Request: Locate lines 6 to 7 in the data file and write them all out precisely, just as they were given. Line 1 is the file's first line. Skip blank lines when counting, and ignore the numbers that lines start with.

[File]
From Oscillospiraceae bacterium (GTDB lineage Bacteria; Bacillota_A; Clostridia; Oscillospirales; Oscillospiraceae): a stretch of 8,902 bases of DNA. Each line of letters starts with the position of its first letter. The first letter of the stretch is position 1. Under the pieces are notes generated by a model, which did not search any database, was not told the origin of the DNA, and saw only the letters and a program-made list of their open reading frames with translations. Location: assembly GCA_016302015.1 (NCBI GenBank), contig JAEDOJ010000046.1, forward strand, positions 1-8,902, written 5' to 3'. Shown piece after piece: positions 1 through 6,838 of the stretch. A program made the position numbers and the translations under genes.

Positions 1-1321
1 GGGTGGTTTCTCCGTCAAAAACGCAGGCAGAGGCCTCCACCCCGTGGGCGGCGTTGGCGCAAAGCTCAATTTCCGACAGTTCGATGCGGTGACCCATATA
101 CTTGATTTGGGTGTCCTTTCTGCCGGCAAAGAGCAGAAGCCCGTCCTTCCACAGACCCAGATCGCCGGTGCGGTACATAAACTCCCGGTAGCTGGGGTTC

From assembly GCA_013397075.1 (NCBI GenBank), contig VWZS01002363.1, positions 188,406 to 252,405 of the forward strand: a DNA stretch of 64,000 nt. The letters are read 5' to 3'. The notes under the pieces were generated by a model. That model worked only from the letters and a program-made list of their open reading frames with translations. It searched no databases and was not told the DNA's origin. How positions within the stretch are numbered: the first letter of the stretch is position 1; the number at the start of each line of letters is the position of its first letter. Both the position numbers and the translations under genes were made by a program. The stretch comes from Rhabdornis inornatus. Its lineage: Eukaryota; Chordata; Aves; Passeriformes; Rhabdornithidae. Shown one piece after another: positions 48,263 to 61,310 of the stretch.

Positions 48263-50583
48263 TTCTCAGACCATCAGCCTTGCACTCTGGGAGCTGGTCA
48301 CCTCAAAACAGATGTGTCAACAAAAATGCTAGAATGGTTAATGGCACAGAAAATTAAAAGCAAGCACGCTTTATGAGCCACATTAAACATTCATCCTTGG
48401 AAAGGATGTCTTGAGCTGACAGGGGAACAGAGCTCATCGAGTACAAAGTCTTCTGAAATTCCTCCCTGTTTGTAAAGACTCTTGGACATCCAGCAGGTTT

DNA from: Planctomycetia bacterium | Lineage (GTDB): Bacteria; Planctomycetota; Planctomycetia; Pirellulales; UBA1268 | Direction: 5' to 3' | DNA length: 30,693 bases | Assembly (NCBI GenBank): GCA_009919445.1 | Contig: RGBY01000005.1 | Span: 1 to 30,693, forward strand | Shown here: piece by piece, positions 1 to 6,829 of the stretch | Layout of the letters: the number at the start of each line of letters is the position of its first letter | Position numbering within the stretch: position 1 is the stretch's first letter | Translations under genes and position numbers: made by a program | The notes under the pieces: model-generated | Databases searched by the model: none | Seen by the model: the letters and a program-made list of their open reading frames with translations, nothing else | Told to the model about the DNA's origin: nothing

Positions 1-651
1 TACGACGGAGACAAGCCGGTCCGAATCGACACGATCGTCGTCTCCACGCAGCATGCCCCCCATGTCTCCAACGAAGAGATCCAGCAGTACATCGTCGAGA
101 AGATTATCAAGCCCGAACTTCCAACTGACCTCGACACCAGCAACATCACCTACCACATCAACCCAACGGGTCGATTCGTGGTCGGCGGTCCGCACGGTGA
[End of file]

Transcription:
Positions 48263-50583
48263 TTCTCAGACCATCAGCCTTGCACTCTGGGAGCTGGTCA